Have you ever gotten the feeling of being in a location even though you’ve never physically travelled there? Maybe it's a sensation that you get in a meal from an authentic Italian restaurant. The buttery flavor of pasta and the rich tannins from a Chianti linger on the tongue and evoke an image of a stroll along the Via del Corso with views of the Parthenon on one side and the Trevi Fountain on the other. Or perhaps you’ve passed a grove of cherry blossoms and the white and pale pink flowers with just a hint of lilac, rose and vanilla wafting from the beauteous foliage and have been instantly transported to medieval Japan replete with white-faced geishas in pastel kimonos and fierce samurai warriors wielding burnished steel katanas.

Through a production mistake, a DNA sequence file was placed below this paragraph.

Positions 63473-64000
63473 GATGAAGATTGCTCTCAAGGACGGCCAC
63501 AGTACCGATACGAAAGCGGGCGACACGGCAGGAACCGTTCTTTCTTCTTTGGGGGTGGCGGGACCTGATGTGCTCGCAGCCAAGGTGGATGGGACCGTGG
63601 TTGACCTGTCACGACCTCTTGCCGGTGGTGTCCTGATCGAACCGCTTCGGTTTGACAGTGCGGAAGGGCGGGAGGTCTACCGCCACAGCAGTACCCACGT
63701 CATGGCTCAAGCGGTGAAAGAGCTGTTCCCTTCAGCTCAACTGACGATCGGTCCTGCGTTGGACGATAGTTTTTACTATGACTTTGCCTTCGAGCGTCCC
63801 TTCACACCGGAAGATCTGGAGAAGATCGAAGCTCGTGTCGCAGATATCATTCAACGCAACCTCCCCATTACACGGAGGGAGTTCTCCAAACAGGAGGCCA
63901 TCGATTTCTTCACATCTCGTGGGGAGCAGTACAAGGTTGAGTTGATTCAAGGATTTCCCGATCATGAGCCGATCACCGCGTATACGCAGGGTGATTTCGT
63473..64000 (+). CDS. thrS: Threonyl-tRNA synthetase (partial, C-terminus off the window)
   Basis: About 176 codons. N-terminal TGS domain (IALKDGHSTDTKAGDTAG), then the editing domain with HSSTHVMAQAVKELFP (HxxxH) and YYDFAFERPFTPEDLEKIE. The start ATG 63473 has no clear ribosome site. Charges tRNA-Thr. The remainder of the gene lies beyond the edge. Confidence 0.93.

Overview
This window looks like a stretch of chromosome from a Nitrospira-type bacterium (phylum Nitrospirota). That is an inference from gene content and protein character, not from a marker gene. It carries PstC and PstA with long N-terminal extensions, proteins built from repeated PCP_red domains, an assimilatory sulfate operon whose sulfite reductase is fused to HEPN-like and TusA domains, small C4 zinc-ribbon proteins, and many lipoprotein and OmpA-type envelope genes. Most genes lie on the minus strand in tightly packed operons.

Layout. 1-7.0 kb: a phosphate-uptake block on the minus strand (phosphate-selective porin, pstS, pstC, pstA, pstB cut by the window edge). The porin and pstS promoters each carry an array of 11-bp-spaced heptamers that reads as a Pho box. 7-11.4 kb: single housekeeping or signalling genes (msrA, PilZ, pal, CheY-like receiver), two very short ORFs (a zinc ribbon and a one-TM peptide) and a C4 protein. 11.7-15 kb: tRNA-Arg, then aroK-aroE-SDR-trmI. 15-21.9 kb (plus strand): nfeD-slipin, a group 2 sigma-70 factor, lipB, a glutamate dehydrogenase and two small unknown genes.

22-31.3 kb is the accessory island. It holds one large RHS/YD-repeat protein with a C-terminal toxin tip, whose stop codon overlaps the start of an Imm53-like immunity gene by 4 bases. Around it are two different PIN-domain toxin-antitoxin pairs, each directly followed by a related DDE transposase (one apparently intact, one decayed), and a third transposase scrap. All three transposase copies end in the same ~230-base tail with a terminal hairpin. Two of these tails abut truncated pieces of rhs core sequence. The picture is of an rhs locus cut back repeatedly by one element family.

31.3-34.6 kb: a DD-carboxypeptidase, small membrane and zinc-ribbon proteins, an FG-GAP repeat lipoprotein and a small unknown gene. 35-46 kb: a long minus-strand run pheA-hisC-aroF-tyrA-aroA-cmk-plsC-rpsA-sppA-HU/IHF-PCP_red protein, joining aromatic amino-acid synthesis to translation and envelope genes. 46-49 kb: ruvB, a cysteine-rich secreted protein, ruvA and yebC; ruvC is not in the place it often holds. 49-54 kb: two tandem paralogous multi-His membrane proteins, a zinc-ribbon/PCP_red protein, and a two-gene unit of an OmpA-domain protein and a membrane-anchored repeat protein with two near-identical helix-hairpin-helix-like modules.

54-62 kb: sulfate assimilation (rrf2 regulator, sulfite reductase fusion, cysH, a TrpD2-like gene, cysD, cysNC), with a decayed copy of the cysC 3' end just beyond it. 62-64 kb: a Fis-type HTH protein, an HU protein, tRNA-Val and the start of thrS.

The above paragraph employed taste, sight and smells to call forth different times and places. As a writer your words are the tools to evoke that different time and place. Your words have to carry the tastes, sights, smells, sounds, and feel of a scene for your readers. Those words have to transport them to that distant planet with its dual moons or that palace rife with intrigue in a mythic kingdom poised for war with its rival.
Here are few examples from some great writers of how description can evoke a certain place and time:
From James Elroy’s Perfidia--
A line of armored vehicles chugged west on Sunset to fevered scrutiny and applause. It took a full ten minutes for the armada to pass. The noise was loud, the cheers louder. People stopped their cars to get out and salute the young soldiers. It played hell with the flow of traffic — but no one seemed to care. The soldiers were delighted by this display of respect and affection. They waved and blew kisses; a half dozen waitresses from Dave's Blue Room ran out and passed them cases of liquor. Somebody shouted, "America!" That's when I knew.
From Wuthering Heights by Emily Bronte--